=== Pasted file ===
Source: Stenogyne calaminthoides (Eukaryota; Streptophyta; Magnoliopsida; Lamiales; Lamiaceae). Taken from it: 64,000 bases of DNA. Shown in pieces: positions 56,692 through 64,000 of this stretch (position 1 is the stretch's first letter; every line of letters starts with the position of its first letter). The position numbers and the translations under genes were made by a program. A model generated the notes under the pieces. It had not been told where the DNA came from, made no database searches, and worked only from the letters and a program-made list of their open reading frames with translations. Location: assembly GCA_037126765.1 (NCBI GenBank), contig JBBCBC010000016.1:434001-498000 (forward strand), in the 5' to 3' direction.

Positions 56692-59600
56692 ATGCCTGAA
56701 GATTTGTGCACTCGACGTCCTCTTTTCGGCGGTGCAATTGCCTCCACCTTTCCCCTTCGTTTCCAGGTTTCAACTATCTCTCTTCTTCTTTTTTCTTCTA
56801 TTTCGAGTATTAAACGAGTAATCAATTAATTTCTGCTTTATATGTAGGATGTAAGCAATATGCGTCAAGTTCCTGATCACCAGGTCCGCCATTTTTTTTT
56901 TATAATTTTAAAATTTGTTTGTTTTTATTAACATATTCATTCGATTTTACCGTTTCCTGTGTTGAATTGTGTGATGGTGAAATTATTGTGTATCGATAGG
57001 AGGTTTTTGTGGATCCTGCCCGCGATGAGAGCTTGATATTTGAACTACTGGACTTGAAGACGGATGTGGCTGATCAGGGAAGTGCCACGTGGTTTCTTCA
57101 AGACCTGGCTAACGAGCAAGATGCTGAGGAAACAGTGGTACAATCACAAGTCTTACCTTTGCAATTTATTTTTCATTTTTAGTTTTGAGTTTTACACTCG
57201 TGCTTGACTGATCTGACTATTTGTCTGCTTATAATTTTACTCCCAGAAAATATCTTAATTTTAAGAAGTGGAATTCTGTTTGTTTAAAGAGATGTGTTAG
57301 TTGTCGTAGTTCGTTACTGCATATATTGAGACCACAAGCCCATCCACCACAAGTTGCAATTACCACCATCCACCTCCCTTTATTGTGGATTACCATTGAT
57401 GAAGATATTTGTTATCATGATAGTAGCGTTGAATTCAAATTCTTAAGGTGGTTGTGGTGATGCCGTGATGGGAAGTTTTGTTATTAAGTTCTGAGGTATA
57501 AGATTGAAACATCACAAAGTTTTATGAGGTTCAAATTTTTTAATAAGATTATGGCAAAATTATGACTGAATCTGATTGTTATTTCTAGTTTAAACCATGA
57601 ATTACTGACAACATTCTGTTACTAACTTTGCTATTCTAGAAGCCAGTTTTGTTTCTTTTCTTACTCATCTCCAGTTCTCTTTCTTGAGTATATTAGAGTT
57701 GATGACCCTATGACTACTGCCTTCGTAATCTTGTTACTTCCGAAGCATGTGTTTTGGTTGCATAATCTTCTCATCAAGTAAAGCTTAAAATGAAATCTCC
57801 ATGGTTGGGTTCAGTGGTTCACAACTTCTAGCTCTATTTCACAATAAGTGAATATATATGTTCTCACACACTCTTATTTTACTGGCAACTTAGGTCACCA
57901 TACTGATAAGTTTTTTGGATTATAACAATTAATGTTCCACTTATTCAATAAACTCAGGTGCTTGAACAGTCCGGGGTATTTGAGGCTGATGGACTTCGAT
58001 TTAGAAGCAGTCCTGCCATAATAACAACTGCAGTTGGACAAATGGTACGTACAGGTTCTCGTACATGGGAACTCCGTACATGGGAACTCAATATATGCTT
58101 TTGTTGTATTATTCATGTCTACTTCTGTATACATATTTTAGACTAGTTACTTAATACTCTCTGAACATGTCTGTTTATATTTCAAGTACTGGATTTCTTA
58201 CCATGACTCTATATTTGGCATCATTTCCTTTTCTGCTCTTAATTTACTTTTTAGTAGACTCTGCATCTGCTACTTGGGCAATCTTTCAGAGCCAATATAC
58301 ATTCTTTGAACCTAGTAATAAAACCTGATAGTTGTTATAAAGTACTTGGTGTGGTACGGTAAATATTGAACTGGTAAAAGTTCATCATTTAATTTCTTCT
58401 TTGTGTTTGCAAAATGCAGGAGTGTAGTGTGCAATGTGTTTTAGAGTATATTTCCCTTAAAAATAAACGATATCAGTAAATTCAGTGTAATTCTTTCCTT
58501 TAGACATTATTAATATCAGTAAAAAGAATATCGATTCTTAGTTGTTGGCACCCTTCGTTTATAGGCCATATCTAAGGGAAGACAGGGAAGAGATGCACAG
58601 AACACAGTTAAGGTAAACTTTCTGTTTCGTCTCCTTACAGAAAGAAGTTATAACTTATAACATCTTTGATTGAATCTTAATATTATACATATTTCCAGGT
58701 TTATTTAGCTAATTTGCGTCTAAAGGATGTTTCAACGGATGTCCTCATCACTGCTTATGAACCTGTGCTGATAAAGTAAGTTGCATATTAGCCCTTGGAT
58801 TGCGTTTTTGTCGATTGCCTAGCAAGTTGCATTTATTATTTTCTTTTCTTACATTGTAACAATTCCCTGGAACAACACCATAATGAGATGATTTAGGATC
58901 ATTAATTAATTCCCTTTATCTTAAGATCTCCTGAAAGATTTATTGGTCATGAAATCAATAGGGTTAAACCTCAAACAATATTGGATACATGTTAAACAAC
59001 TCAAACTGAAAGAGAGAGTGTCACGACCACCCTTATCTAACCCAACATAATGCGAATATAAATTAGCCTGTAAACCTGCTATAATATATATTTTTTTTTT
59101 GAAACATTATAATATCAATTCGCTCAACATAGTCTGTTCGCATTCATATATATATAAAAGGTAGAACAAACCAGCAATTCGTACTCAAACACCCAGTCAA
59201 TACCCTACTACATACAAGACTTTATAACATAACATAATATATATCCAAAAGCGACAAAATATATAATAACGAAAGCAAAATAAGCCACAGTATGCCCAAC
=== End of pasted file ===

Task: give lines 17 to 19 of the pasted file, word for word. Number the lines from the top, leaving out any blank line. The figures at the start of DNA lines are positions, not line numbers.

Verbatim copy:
58001 TTAGAAGCAGTCCTGCCATAATAACAACTGCAGTTGGACAAATGGTACGTACAGGTTCTCGTACATGGGAACTCCGTACATGGGAACTCAATATATGCTT
58101 TTGTTGTATTATTCATGTCTACTTCTGTATACATATTTTAGACTAGTTACTTAATACTCTCTGAACATGTCTGTTTATATTTCAAGTACTGGATTTCTTA
58201 CCATGACTCTATATTTGGCATCATTTCCTTTTCTGCTCTTAATTTACTTTTTAGTAGACTCTGCATCTGCTACTTGGGCAATCTTTCAGAGCCAATATAC